Perhaps our family life was good. People didn’t set out to hurt us. They were just doing what had been done to them. Thankfully, we don’t have to perpetuate the damage. We can establish an atmosphere of trust that allows everyone in the family to develop their talents fully.
Not stifling the creativity of a child is especially important. The capacity for genius may be hidden in the child until someone takes the time and patience to cultivate it. Those first efforts at drawing may not seem spectacular, but given the encouragement of a loving family, they may develop into a talent that will bless many.
When we lived in Africa, one of our American friends used her artistic talent to transform the atmosphere of their dull, dreary apartment. Due to the lack of good materials, it’s not easy to decorate a home in Nigeria. Using very simple methods and only what paint was available, she turned a large wall in her living room into a mural. She could have painted a scene of snow-capped mountains or autumn leaves. Instead, using only black paint, she created a striking silhouette of an African woman. It broke the monotony of the white walls, and showed her love for her new African friends as well.
Many new pursuits begin when we find the courage to talk about them. We must have the freedom to share our hopes and dreams. We need someone to listen to our “wild ideas.” A steady diet of words like, “That’s impossible!” or “Don’t be crazy!” soon closes the door to communication. Positive questions, on the other hand, open the door to new ideas.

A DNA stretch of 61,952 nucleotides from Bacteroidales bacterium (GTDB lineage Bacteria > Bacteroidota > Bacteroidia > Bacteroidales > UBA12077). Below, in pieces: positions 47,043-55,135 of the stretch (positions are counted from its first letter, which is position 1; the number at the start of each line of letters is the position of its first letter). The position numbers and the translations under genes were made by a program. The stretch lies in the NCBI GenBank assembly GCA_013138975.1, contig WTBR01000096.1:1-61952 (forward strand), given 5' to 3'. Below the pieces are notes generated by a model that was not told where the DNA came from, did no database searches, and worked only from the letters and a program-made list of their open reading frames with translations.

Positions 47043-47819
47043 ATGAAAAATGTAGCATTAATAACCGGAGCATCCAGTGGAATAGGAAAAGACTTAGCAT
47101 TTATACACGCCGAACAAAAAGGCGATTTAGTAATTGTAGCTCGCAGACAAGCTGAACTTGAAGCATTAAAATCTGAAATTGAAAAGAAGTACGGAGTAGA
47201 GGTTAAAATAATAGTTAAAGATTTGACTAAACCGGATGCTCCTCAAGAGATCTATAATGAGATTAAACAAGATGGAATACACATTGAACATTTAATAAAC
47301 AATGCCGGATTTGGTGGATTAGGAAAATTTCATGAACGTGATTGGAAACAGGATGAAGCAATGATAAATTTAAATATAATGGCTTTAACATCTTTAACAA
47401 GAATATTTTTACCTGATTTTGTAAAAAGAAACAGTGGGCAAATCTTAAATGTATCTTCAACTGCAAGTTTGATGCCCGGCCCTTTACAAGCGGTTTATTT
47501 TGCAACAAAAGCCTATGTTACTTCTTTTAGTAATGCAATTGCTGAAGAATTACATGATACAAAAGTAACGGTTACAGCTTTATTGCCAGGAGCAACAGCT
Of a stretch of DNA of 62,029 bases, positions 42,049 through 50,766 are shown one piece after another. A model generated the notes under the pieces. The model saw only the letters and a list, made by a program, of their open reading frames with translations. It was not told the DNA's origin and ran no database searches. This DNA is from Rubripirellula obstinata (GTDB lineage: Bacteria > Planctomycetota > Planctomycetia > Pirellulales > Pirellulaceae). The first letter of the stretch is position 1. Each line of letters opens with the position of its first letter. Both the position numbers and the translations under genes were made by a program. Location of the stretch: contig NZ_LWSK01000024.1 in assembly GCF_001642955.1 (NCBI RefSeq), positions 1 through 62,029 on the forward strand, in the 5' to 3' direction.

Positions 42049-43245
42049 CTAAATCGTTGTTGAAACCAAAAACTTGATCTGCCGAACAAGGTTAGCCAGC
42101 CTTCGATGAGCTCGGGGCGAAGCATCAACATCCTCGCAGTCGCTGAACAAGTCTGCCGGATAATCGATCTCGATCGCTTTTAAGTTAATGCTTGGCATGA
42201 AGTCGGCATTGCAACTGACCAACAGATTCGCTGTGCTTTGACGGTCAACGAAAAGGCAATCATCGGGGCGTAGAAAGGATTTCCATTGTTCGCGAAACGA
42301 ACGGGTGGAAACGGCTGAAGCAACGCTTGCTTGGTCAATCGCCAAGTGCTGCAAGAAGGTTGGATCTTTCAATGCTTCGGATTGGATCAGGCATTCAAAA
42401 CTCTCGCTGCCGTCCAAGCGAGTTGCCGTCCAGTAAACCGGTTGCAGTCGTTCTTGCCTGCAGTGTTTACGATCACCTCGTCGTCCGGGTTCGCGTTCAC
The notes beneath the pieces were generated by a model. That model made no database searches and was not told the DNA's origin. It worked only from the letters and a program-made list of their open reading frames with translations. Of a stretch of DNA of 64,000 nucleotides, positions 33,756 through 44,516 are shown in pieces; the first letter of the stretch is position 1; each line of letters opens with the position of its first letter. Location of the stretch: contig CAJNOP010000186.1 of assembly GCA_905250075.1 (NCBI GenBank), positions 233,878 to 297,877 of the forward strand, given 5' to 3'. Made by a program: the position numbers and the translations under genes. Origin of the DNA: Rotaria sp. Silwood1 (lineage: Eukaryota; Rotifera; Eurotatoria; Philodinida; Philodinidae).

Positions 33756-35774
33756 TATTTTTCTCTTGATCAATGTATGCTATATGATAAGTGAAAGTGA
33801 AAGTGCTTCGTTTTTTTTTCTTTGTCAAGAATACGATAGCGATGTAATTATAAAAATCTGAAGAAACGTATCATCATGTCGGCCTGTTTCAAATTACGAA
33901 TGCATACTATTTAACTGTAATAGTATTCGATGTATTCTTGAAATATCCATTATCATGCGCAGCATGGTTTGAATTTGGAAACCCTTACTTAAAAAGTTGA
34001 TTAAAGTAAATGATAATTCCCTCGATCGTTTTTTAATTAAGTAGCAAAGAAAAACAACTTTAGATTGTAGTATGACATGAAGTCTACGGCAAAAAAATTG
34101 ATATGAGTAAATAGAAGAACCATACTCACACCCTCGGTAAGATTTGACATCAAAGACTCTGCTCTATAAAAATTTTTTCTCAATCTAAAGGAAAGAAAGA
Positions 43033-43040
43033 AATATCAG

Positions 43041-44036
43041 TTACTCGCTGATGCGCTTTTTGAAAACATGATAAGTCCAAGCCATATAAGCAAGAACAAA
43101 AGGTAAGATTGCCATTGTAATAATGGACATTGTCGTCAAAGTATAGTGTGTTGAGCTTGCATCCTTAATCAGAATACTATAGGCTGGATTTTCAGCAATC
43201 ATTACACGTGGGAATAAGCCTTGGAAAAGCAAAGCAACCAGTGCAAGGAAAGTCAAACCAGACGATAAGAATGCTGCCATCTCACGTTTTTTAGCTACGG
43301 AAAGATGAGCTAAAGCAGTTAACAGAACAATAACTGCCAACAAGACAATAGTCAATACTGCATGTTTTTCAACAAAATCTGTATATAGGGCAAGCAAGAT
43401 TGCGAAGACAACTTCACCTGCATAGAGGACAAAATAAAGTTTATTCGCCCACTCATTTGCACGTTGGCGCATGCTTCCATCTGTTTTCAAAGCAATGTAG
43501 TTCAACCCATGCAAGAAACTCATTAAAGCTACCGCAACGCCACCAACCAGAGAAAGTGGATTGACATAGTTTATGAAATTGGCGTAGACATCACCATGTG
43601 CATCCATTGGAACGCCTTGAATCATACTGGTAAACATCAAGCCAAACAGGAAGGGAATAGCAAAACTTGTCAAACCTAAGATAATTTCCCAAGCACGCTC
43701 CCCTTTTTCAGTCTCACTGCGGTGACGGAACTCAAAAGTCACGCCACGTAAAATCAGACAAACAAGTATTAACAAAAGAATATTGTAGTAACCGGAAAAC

When I was fifteen, I asked my mom what she thought about my going to South America for the summer as an exchange student. Immediately she called a travel agent to find out how much an air ticket would cost. I was stunned! She hadn’t laughed at me. Instead, she was seriously trying to see if there was any way to afford it.
That summer I spent in South America planted the desire to live overseas later in life. That seed, sowed in my fifteenth summer, bore fruit that has affected hundreds of lives in other countries and cultures.
The response we receive to our first effort at a new endeavor means everything. Will we continue developing our desires or will we crawl away in defeat? A friend’s understanding and honesty can make the difference.
Writing has not come easily for Mike or me, although he had some positive experiences in high school and college, and I didn’t. Today, we sometimes edit articles for each other. If we are too critical, not giving encouragement, the joy of writing dies before the spark of inspiration bursts to full flame. But if we start by looking at the idea and the general design, we inspire each other. That first positive response is so important. Once we see that the idea will work, the excitement and pleasure will carry us through the tedious process of editing and rewriting.
The friendly, supportive, responsive family life we share in our home has made it possible for me to leave the fortress of my fears. Now I rejoice in the freedom of accepting new challenges and learning new skills.
How many new steps have you encouraged your husband, wife, or children to make this year? The Lord is the Master Creator. Just look at the beautiful world He made. He created us to be creative, too. Make it your family’s goal to encourage new steps and new ventures. That kind of encouragement could release your child from his inner prison into new freedom and fulfillment.